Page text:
So in the end I had no internet at home until the middle of February when a different friend was so kind as to lend me an extra USB so I could connect. All was well and good with that pincho (a Spanish word for USB internet) until mid-March when my laptop suffered a major injury while furniture was being moved around my room. The screen of my laptop was busted and this was just before I was going on vacation for Semana Santa, so it didn’t get repaired until I came back… and when it was fixed that was mid- / late- April. So it’s been a techno-disaster around here for the last few months.

And on top of that, I have gone away a few weekends, had some visitors and carnival in February, which was like an 11-day interruption to my regularly scheduled life (albeit an AWESOME interruption). And in addition there were things like working, planning for my parents’ visit here, working, studying a little Spanish, organizing things for graduate school next year, more working, watching Spanish television, and socializing, all of which (rightly or wrongly) took priority over the blog… so that leaves me here in May with tons of things to catch up on… so let the belated updates begin!!!

*A small housekeeping note, to keep this better organized and in order I will be back-dating the entries to have the dates in the months in which they should have been written, helps me keep track of what I’ve written about and what is still missing! And makes me look like not such a total slacker!

Back to ballin’ (and other thoughts from Villa)

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Estoy muy contenta en este momento. / I’m very happy at the moment.

Perhaps it’s the adrenaline high of having just played some basketball!! Woo!! Or perhaps it’s the circumstances of some of my friends here are making me feel super lucky right now…

I had first heard about the women’s basketball team here back in November. A friend of a friend I met told me he knew the trainer and he would inquire about the possibility of me playing with them. He also told me if I knew how to play basketball I’d already be better than most of their players.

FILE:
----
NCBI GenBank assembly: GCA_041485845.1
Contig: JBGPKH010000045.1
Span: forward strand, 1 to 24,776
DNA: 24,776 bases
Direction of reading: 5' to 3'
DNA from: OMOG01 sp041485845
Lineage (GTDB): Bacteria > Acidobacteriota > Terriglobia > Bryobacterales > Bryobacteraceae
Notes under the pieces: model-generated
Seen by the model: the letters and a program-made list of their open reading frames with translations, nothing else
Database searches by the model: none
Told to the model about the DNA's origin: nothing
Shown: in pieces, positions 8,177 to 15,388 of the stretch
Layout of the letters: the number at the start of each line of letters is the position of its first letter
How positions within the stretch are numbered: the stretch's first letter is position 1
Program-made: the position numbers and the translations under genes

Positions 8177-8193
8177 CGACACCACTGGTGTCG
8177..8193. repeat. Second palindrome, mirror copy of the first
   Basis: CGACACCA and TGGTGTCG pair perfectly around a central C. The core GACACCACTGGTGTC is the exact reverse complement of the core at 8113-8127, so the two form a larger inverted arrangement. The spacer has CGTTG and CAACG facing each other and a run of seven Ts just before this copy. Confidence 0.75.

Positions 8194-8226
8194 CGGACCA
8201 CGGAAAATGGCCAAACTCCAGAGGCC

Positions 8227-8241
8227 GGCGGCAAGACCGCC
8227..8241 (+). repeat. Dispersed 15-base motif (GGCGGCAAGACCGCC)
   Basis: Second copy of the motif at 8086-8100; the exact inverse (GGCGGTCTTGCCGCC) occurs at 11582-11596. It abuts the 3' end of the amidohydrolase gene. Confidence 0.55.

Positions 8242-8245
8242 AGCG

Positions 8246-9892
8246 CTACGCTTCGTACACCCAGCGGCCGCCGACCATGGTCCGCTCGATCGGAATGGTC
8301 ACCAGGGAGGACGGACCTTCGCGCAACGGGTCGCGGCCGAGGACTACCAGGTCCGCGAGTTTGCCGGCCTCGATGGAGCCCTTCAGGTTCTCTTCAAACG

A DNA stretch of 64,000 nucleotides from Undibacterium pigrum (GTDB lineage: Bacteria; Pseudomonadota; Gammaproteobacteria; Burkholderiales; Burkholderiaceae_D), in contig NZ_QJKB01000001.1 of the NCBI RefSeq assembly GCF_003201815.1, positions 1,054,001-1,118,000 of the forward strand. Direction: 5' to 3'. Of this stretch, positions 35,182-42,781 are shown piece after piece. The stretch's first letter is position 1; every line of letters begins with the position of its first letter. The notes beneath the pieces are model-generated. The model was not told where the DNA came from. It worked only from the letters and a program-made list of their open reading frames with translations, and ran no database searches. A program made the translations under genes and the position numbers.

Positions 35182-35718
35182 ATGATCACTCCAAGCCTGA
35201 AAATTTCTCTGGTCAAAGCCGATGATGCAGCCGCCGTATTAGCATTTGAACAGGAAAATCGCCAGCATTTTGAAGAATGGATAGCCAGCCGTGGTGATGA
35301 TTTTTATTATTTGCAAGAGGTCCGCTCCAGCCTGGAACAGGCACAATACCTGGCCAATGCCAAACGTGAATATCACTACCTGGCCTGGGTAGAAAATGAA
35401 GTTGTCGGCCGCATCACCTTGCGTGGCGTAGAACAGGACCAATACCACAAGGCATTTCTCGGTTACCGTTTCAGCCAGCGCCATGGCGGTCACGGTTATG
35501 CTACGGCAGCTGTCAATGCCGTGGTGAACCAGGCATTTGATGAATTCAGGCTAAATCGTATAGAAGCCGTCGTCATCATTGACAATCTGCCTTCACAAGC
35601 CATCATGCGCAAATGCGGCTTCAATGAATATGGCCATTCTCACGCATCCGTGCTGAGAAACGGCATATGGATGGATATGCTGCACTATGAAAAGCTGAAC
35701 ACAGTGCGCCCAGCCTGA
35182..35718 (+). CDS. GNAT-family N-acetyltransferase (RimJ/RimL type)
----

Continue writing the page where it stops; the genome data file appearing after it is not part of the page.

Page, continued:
So obviously a few months have passed, but finally I went to my first practice last week. It was a combination of teenage girls who play on the girls’ team and a few women (the “abuelas” or “grandmas”) who are on the adult team (I would estimate they’re mostly in their 30s). It was a lot of fun to be playing again, but that first week was more like a practice – warm up, some sprints, then passing drills and finally some 3 on 3. Tonight we warmed up (even ran a suicide!! which I think was called “niñitas” or something in Spanish, I’ll have to ask what the word was next week), did some stations, but played a scrimmage between the “abuelas” and the adoloscentes (teenagers).

Oh my god it felt good to play again! I’ve played here and there over the last few years (mostly in the summer when I was working in New Hampshire), but the last time I played on an actual team was in 2008-09 when I joined a group of fellow ex-high school players to play in a Sunday women’s rec league that turned out to be more of reunion for Division I college players – yikes. We got stomped every week, but at least I got some good exercise. In any case, I’m going to continue practicing with the team and maybe I’ll be able to play in some games with them, we’ll see.